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Wesleyan University | Center for the Humanities



Rapa Nui’s Errantries: Toward a Distant Archipelagic Reading

Paula Park • Wesleyan University

March 21st @ 6 P.M. Daniel Family Commons, Usdan University Center

Known for its remoteness and distinctive Moai statues, Rapa Nui or Easter Island has long attracted the attention of globetrotting travel writers. There is, however, another body of world literature that explores Rapa Nui without any firsthand experience. Chilean Pedro Prado’s novel The Queen of Rapa Nui (1914) and Martinican Édouard Glissant’s The Magnetic Land: Errantries of Rapa Nui, Easter Island (2007) read like travel literature, yet neither author ever set foot on the island: Prado consulted the work of French explorers and missionaries, whereas Glissant relied primarily on notes, sketches and videos recorded by artist Sylvie Séma, Glissant’s wife, who did visit the Chilean insular territory. Far from viewing these texts as exoticist literature, this presentation relates them through a methodology that could be called distant archipelagic reading and it argues that both were written against the grain of continental imperialism.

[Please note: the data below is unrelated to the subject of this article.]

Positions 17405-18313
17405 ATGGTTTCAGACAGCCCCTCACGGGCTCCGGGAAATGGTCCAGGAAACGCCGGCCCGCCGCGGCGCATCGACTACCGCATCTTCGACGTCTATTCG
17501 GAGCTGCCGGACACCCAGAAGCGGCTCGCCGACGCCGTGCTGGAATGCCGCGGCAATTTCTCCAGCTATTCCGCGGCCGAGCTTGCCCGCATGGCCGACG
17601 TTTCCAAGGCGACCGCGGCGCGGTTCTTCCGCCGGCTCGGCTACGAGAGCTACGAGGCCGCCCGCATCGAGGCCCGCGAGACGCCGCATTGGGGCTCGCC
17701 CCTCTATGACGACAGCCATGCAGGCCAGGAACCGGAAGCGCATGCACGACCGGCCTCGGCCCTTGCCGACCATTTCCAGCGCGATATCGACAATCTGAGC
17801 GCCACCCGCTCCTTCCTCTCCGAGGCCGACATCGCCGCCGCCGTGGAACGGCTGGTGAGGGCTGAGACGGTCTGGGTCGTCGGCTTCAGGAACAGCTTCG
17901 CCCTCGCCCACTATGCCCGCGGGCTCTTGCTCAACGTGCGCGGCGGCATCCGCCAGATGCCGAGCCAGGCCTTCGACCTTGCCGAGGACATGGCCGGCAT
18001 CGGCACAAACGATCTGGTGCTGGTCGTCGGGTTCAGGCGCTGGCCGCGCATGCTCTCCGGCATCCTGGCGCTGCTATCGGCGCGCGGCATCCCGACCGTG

Islands as Metaphor and Method
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